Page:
Cardinal Dolan Accuses President Trump of ‘Stoking the Flames’ of Violence

trump Cardinal Timothy Dolan
Jan Kruger, Spencer Platt/Getty Images

New York’s Cardinal Timothy Dolan blamed President Trump Sunday for “stoking the flames” of the violence that erupted in Washington D.C. last Wednesday.

“I just got back from retreat I was kind of secluded from the tumultuous events of this last week,” Cardinal Dolan said in a video posted to his Twitter account Sunday. “Boy, this stuff is spinning, right? Our nation seemed in crisis.”

“There was violence and terror all over the place and it all seemed to be exacerbated by the fact that the man who should be a voice of reason and encouraging us to law and order and civility and unity, namely the president, seemed to be the one who was stoking these flames,” the cardinal said, adding that “it’s been a tough week for our country.”

In Mr. Trump’s speech at the Washington D.C. rally Wednesday, the president encouraged his followers to “walk down to the Capitol, and we’re going to cheer on our brave senators, and congressmen and women.”

“We have come to demand that Congress do the right thing and only count the electors who have been lawfully slated, lawfully slated,” Trump said. “I know that everyone here will soon be marching over to the Capitol building to peacefully and patriotically make your voices heard.”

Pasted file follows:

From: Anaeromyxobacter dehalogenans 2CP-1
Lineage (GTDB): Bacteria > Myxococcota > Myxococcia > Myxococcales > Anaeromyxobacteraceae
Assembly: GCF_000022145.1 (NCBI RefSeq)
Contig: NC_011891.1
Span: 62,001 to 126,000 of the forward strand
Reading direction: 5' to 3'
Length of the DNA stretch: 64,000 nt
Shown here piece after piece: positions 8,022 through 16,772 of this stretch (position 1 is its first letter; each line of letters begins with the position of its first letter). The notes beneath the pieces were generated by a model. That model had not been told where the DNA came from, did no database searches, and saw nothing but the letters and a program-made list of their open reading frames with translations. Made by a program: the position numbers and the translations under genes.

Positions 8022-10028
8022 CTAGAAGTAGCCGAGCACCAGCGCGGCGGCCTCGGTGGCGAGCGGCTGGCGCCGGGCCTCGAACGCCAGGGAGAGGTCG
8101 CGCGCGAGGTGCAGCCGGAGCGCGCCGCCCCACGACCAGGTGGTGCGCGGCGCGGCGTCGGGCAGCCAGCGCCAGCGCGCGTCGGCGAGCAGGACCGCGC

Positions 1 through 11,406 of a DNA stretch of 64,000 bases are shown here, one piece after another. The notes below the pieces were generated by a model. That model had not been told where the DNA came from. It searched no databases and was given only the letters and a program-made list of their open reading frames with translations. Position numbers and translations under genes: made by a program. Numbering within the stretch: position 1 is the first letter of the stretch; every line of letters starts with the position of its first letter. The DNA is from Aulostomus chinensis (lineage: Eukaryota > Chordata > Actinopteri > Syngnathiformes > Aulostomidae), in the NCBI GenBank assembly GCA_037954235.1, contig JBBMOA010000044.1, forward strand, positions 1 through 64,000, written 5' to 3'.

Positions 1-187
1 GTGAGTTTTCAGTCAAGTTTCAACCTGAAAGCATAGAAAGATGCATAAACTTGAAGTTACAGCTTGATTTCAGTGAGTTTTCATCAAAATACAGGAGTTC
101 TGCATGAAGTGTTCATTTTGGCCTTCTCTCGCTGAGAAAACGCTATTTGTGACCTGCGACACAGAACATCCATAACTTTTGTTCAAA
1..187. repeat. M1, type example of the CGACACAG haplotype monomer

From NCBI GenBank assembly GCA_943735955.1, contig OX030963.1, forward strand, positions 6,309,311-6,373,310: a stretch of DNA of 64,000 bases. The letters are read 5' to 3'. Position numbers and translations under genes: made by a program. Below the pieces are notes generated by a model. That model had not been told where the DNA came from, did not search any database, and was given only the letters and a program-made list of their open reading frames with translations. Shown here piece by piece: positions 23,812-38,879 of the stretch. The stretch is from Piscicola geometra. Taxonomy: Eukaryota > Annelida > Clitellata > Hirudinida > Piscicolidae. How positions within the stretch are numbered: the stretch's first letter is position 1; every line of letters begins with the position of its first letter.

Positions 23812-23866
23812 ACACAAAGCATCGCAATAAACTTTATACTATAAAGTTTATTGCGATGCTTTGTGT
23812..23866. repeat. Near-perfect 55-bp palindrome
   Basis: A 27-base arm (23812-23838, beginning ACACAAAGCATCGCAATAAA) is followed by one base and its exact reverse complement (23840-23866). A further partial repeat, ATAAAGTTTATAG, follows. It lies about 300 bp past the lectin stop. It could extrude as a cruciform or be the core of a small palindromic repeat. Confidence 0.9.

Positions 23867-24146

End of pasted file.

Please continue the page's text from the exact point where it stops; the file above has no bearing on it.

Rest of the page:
“Today we will see whether Republicans stand strong for integrity of our elections, but whether or not they stand strong for our country, our country,” he said.

In an op-ed for the Wall Street Journal Monday, the former assistant attorney general of the District of Columbia, Jeffrey Scott Shapiro, argued that Mr. Trump may have stoked people’s emotions — which is not a crime — but he was “not guilty of incitement.”

“The president didn’t commit incitement or any other crime,” Mr. Shapiro wrote. “I should know. As a Washington prosecutor I earned the nickname ‘protester prosecutor’ from the antiwar group CodePink.”

“The president didn’t mention violence on Wednesday, much less provoke or incite it,” Shapiro wrote. “He said, ‘I know that everyone here will soon be marching over to the Capitol building to peacefully and patriotically make your voices heard.’”

“The president’s critics want him charged for inflaming the emotions of angry Americans,” he concluded. “That alone does not satisfy the elements of any criminal offense, and therefore his speech is protected by the Constitution that members of Congress are sworn to support and defend.”

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